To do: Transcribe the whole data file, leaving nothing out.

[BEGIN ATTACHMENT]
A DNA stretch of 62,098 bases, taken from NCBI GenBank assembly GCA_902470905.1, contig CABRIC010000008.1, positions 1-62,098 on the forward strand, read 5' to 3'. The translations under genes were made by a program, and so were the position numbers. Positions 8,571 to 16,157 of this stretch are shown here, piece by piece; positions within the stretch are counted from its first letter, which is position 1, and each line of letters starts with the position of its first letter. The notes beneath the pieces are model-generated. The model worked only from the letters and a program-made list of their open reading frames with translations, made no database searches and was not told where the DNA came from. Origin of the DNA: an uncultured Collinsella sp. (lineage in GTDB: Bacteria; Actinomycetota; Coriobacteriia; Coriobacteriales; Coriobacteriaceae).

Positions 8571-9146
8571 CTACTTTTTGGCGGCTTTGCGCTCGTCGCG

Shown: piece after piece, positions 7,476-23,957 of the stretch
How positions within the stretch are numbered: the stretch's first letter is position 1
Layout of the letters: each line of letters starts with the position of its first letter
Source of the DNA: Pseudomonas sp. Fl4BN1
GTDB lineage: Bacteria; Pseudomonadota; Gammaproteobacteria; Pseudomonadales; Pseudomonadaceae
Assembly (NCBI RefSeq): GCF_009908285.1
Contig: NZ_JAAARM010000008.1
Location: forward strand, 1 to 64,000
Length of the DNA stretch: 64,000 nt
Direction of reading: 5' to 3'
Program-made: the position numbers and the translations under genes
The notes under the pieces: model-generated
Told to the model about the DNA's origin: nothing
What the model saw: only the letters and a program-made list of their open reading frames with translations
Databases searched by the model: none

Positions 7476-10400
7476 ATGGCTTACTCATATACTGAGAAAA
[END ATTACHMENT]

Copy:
A DNA stretch of 62,098 bases, taken from NCBI GenBank assembly GCA_902470905.1, contig CABRIC010000008.1, positions 1-62,098 on the forward strand, read 5' to 3'. The translations under genes were made by a program, and so were the position numbers. Positions 8,571 to 16,157 of this stretch are shown here, piece by piece; positions within the stretch are counted from its first letter, which is position 1, and each line of letters starts with the position of its first letter. The notes beneath the pieces are model-generated. The model worked only from the letters and a program-made list of their open reading frames with translations, made no database searches and was not told where the DNA came from. Origin of the DNA: an uncultured Collinsella sp. (lineage in GTDB: Bacteria; Actinomycetota; Coriobacteriia; Coriobacteriales; Coriobacteriaceae).

Positions 8571-9146
8571 CTACTTTTTGGCGGCTTTGCGCTCGTCGCG

Shown: piece after piece, positions 7,476-23,957 of the stretch
How positions within the stretch are numbered: the stretch's first letter is position 1
Layout of the letters: each line of letters starts with the position of its first letter
Source of the DNA: Pseudomonas sp. Fl4BN1
GTDB lineage: Bacteria; Pseudomonadota; Gammaproteobacteria; Pseudomonadales; Pseudomonadaceae
Assembly (NCBI RefSeq): GCF_009908285.1
Contig: NZ_JAAARM010000008.1
Location: forward strand, 1 to 64,000
Length of the DNA stretch: 64,000 nt
Direction of reading: 5' to 3'
Program-made: the position numbers and the translations under genes
The notes under the pieces: model-generated
Told to the model about the DNA's origin: nothing
What the model saw: only the letters and a program-made list of their open reading frames with translations
Databases searched by the model: none

Positions 7476-10400
7476 ATGGCTTACTCATATACTGAGAAAA